Nomoresnow, you have it all figured out. Smart. What I observed though was that there was no one for these people to turn to. They had a manager, usually incompetent. The manager was the enemy. I don't think the manager answered to anyone above them. But maybe it's changed now, something did change because it got so bad.

Sad thing is that a lot of these people are so old and so sick that they are unable to advocate. One poor guy got hollered at by maintenance because his apartment happened to have a garbage disposal. Not his fault--you get assigned to an apartment, there is no choice. A woman I know had so much mold in her leaky apartment that the shoes in her closet were covered in it. The place smelled and the roof leaked. Most of these people moved to other subsidized housing although they aren't supposed to as it causes too much trouble. In other words, they are treated like ****. I think maybe the New England states have some of the most run down subsidized housing that exists. By the sounds of it other states have it better. Not ALL other states because I've read articles about mistreatment of people in elderly subsidized housing elsewhere. People are "entitled" to decent humane treatment.
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Old 04-08-2015, 03:22 AM
 
26,589 posts, read 52,257,058 times
Reputation: 20397
Often the numbers don't pan out for smaller properties...

I'm responsible for a number of medical emergency generators and they may be automatic in terms or starting and stopping and that is where it stops.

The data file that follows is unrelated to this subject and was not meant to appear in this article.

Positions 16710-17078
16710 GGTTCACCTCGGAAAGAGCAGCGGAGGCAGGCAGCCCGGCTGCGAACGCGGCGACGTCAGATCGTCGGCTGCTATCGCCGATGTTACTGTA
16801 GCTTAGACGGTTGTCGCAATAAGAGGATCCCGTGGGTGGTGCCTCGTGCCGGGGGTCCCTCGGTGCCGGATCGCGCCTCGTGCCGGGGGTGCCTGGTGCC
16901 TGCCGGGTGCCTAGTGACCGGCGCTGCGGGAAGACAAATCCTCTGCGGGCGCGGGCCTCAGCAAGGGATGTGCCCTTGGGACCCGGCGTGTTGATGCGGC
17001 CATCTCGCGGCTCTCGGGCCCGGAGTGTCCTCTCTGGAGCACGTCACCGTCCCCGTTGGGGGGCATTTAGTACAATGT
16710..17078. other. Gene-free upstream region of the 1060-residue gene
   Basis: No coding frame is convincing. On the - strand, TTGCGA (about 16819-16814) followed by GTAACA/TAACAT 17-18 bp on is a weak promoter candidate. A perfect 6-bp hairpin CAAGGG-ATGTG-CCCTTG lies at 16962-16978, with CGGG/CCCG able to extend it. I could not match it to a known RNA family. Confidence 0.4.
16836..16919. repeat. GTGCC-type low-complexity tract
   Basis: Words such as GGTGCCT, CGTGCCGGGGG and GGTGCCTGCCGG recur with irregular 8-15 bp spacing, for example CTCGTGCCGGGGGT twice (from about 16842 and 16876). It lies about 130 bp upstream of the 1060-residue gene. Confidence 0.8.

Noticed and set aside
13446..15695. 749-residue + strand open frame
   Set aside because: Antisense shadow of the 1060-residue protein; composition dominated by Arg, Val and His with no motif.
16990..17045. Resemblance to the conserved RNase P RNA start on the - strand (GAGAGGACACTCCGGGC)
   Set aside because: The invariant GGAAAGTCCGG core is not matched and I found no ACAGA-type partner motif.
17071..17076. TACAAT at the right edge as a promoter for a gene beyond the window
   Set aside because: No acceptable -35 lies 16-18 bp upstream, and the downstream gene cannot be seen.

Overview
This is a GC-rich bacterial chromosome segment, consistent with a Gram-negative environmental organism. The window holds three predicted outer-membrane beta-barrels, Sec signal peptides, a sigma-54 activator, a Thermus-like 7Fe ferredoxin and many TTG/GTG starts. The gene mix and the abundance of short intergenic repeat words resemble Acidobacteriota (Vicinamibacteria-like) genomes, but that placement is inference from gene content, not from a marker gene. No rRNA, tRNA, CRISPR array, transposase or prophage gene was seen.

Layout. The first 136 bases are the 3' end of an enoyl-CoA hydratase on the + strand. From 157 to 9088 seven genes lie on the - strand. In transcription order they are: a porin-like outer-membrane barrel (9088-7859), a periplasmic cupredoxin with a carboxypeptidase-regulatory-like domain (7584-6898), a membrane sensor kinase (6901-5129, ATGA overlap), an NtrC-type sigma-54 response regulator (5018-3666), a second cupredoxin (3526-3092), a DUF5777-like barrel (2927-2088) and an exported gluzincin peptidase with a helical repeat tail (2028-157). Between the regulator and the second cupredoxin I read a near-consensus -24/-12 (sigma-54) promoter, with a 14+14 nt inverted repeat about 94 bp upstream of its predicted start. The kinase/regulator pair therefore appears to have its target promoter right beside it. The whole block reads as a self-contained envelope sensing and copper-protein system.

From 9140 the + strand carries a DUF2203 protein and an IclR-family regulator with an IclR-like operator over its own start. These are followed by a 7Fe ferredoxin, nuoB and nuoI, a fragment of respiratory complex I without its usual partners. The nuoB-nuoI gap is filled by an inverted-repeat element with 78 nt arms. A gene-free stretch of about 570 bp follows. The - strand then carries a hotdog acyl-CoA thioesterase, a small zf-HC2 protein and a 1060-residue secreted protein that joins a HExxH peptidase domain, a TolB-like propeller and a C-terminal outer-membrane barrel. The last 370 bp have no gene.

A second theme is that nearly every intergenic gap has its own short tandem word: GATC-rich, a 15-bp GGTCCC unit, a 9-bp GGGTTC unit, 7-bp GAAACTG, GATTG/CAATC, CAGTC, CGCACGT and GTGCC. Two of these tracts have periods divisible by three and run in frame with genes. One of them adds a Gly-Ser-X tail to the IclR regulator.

Generators are only as reliable as the maintenance they receive.

Also, sensitive equipment could very well require surge protection or ups with batteries for surge and to bridge the 10 second startup that also need to be changed out on schedule.

I'm all for generators realizing they are expensive...

If Diesel, they need to be filled and precaution taken so it does not go stale... and then just how much should be kept... 8 hours, 24 hours 7 days?

If gas... either natural or propane... Natural may or may not be available in a disaster... Propane stored on site is less prone but more expensive...

Generator Electricity is expensive all around.

A true medical setting requires multiple backups... and these places are called skilled nursing facilities with bottle Oxygen, backup power, egress lighting, alarm panels, monitors and onsite engineering...
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Old 04-08-2015, 11:53 AM
 
Location: Near a river
16,042 posts, read 18,964,817 times
Reputation: 15649
Quote:
Originally Posted by in_newengland View Post